Fleet of foot, sure, but that's only one aspect of new pinstriper Rickey Henderson. The rap sheet says he has a poor attitude and scores low in that all-important category called team play. "I don't think he played as hard as he could last year," says former Oakland teammate Dwayne Murphy.
Now Henderson is in New York, where the press magnifies the most trivial wrong and where the owner uses the daily papers to express his daily wrath. As another former teammate, Boston's Tony Armas, puts it, "He's gonna find out how to play the game. He's got to be serious."
Yankee manager Yogi Berra dismisses the jabs at Henderson, saying he'll judge for himself. "I don't hold with gossip about a player. He comes to us fresh," says Berra. Still, the 26-year-old Henderson should heed the advice of senior Yankee Willie Randolph, whom he supplants as the leadoff hitter: "You can't be thin-skinned and play on this team."
Henderson's assignment, should he choose to accept it, is to hunker down in centerfield, ignite the Yankee offense and use his Porsche Turbo acceleration. If anyone ever had license to speed in New York, it's Henderson.
When asked the difference between the Yankees and the A's, Henderson just giggles. "I'm going to be more selective stealing bases because of the guys hitting behind me. I want to get on base, steal and leave it to the boys. I can help."
Owner George Steinbrenner thinks so, too. "With Henderson and Randolph on base, [Don] Mattingly and [Dave] Winfield should see nothing but strikes," says Steinbrenner.
On paper, the Yankees are as set as they have been in years, but in truth, few of the regulars were in top shape on Opening Day. Henderson missed part of spring training with a sprained left ankle. Winfield was hospitalized with a staph infection after falling on his elbow. Mattingly was recovering from knee surgery. Outfielder Ken Griffey had a sore right knee. Things got so bad in the spring that DH Don Baylor had to play the outfield.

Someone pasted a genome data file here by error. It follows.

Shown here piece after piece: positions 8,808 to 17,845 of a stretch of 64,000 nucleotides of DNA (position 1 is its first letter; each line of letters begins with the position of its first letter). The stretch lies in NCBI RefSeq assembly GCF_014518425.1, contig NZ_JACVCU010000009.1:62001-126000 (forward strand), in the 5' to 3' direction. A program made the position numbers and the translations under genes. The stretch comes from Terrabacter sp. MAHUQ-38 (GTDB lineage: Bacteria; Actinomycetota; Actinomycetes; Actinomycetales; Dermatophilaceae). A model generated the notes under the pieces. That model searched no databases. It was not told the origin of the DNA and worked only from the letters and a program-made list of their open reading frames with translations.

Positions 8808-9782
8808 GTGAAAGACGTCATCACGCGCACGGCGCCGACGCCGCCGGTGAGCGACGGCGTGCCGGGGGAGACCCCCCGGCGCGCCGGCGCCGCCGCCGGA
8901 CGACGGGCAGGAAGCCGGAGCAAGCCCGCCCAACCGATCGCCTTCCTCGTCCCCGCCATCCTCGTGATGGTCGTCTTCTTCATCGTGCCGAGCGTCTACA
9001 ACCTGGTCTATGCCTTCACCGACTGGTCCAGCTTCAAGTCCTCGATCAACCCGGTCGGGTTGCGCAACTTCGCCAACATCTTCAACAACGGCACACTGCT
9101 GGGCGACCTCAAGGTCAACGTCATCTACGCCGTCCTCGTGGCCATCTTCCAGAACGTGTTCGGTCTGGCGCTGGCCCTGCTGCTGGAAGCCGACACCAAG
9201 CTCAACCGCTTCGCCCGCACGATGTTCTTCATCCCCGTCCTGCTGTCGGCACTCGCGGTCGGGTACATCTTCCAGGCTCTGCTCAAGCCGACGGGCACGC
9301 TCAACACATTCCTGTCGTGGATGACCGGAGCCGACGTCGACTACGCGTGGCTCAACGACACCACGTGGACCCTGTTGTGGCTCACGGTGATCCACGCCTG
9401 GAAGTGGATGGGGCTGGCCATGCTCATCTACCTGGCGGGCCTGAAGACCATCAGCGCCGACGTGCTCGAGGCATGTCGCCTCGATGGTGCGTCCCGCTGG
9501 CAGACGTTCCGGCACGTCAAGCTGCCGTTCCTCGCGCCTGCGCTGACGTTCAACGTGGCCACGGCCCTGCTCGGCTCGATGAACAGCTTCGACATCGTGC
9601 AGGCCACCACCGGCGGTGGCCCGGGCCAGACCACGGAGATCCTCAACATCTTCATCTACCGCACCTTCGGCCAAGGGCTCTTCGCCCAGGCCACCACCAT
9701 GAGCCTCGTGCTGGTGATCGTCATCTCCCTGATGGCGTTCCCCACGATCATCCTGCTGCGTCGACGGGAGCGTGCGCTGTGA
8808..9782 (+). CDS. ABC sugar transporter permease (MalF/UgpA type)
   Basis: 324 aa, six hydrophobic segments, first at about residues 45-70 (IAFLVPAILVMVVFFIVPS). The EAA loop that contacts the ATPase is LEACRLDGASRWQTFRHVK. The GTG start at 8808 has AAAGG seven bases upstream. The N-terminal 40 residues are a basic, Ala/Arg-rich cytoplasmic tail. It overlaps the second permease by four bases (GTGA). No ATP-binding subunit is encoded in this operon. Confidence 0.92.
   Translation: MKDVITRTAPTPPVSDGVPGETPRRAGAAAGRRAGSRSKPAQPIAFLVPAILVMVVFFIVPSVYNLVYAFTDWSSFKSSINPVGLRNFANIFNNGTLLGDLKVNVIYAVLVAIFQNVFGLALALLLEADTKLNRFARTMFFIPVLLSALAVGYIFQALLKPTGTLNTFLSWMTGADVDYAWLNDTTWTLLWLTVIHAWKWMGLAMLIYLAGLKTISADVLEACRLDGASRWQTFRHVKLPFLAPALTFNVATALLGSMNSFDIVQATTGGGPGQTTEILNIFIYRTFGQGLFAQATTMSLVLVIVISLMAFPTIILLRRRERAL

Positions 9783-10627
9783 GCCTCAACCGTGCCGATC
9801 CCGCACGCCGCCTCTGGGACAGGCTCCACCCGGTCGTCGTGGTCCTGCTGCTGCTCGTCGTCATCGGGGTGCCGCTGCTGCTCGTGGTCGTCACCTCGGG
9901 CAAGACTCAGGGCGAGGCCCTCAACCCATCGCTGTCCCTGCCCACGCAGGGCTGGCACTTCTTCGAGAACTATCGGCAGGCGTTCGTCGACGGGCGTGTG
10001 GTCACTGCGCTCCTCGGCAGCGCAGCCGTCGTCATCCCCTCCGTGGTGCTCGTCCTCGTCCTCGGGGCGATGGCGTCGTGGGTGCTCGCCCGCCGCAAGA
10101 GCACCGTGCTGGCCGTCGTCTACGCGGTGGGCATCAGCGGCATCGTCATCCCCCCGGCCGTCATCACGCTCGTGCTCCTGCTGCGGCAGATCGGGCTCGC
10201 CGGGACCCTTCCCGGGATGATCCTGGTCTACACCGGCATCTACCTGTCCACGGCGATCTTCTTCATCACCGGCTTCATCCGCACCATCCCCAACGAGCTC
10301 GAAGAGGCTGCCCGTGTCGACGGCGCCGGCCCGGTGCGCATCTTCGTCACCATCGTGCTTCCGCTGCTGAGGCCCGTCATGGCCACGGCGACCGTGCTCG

The pitchers are also a worry. The average age of the starters is 34. "If there's one guy who's key, it's [Ron] Guidry," says Berra. "He's someone we can count on to go 10 games over .500." Guidry, who was one game under .500 in '84 (10-11), has added some off-speed pitches to his repertoire. "The old adage is 'You always die with your best pitch.' So I have to go against what I've done for so many years and throw the changeup in situations where I feel in my heart it's time for a fastball, because the hitter thinks it's time for a fastball, too."
Randolph likes the Yankees' prospects. "This is the most balanced club I've ever played on in terms of speed and power," he says. "It's going to be fun." But he cautions, "I've seen too many great teams here fizzle because everyone was out for himself."